14 mi­grants killed by train in Mace­do­nia: po­lice


Four­teen sus­pected mi­grants from Afghanistan and So­ma­lia, walk­ing in the dark along train tracks to­ward the Euro­pean Union, were killed by a night­time ex­press train in a re­mote river gorge in Mace­do­nia, po­lice said Fri­day.

The mi­grants, part of a larger group, had been walk­ing north of the cen­tral Mace­do­nian town of Ve­les around 10:30 p.m. (2030 GMT) Thurs­day night when a pas­sen­ger train trav­el­ing from the north­ern Greek city of Thes­sa­loniki to the Ser­bian cap­i­tal of Bel­grade struck them.

“The train driver tried to stop, but it was too late and the train hit the group of mi­grants who weren’t able to leave the tracks,” said Nikola Kos­tov, gen­eral manager of Mace­do­nian Rail­ways.

Kos­tov told The As­so­ci­ated Press that the train driver saw about 100 mi­grants on the tracks, and spot­ted them with only 100 me­ters (yards) and a few sec­onds be­fore im­pact. He called the stretch of rail­way, bounded on one side by the River Var­dar and the other by a steep slope, as “danger­ous and un­ap­proach­able.”

Mi­grants us­ing an over­land route from Greece through the Balkans to Hun­gary of­ten use the train tracks as a path to guide them. They most com­monly walk in dark­ness — though the dan­gers of be­ing hit by a train are greater at night — to avoid de­tec­tion by po­lice. Although con­sid­ered a safer route than cross­ing the Mediter­ranean from Libya to Italy, the Balkans route for mi­grants still is fraught with dan­ger.

Kos­tov said Mace­do­nian trains struck and killed 40 mi­grants last year, when the Balkans route ex­pe­ri­enced a sud­den surge in pedes­trian traf­fic driven by refugees from con­flicts in Syria, Afghanistan and the Horn of Africa.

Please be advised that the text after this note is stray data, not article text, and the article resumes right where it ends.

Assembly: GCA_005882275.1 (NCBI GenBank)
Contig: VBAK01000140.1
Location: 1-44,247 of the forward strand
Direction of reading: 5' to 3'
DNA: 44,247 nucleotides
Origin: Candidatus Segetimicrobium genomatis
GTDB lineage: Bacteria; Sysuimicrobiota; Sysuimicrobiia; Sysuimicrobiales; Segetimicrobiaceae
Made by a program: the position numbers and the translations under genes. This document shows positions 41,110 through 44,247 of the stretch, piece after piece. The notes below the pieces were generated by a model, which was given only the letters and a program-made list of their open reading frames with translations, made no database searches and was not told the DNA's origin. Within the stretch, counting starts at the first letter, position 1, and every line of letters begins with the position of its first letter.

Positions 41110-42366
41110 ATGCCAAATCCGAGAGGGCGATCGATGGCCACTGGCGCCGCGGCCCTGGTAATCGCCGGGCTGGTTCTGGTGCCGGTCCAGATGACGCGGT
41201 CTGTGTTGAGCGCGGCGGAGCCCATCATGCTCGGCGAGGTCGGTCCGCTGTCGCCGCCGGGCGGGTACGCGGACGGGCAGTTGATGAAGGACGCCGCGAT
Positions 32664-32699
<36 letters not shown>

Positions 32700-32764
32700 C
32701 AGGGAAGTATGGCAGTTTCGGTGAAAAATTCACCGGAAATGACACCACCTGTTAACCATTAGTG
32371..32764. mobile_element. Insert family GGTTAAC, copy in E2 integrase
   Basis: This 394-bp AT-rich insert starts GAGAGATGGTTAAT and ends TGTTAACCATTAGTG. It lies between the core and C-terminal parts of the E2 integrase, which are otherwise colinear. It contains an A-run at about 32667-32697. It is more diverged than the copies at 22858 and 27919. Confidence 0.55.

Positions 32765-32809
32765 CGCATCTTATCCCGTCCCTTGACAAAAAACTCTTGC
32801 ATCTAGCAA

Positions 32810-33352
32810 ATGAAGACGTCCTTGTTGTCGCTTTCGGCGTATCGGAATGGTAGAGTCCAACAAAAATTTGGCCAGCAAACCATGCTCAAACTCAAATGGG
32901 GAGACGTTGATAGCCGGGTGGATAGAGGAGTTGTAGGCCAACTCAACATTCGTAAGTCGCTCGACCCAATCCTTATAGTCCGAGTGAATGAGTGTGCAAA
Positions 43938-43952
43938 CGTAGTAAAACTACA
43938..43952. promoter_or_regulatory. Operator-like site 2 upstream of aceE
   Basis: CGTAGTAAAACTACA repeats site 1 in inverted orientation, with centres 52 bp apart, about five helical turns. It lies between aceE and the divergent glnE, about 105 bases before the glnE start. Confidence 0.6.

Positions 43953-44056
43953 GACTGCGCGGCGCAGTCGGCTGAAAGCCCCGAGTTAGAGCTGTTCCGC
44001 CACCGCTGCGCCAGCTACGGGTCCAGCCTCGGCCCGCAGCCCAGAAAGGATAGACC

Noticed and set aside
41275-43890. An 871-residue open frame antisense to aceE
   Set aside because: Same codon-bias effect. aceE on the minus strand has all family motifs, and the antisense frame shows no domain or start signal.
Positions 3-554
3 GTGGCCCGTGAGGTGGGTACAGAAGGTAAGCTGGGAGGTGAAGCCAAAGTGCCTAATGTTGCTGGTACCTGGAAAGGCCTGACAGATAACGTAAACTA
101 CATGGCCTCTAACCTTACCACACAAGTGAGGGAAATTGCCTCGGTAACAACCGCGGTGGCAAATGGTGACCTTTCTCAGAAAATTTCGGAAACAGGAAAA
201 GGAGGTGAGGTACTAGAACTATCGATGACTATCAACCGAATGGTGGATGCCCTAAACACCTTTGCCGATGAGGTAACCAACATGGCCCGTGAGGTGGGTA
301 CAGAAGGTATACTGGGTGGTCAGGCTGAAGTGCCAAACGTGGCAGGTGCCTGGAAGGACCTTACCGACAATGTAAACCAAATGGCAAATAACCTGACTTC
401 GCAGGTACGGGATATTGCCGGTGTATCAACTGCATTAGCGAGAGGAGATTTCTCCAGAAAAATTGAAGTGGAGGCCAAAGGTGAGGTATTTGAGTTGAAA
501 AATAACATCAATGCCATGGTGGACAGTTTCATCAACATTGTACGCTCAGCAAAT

The group had been head­ing north of the iso­lated rail sta­tion at Ra­jko Zinzio­fov. Sur­vivors clam­bered up the slope or clung to bushes along the river bank, au­thor­i­ties said.

Po­lice de­tained eight sur­vivors at the scene of the ac­ci­dent. Po­lice spokesman Ivo Kotevski said they would be ques­tioned by pros­e­cu­tors in Ve­les. Other sur­vivors are pre­sumed to have fled.

The Ve­les pros­e­cu­tor han­dling the case, Slav­ica Temelkovski, said those killed were all aged 20 to 30. She had no im­me­di­ate in­for­ma­tion on whether they were men or women or their names, but all were ex­pected to be buried in a Mus­lim grave­yard in Ve­les.

Tens of thou­sands of mi­grants and refugees at­tempt to reach the more pros­per­ous cen­tral and west­ern Euro­pean coun­tries each year by head­ing from Turkey to nearby Greek is­lands, then ei­ther try­ing to sneak onto Italy-bound fer­ries, or head­ing over­land through Mace­do­nia or Al­ba­nia.

Although short, the sea jour­ney from the Turk­ish coast is also per­ilous, with smug­glers over­load­ing un­sea­wor­thy boats with mi­grants, and the cap­tain of­ten aban­don­ing the ves­sel af­ter it en­ters Greek wa­ters so as to evade ar­rest. On Mon­day, a wooden yacht packed with about 90 mi­grants ran aground on the shore of the Greek is­land of Rhodes, leav­ing three peo­ple dead, in­clud­ing a young boy.


A piece of bread lays on the rail tracks north of the cen­tral Mace­do­nian town of Ve­les on Fri­day, April 24 near the site where 14 other mi­grants were killed by a train while walk­ing along the tracks.

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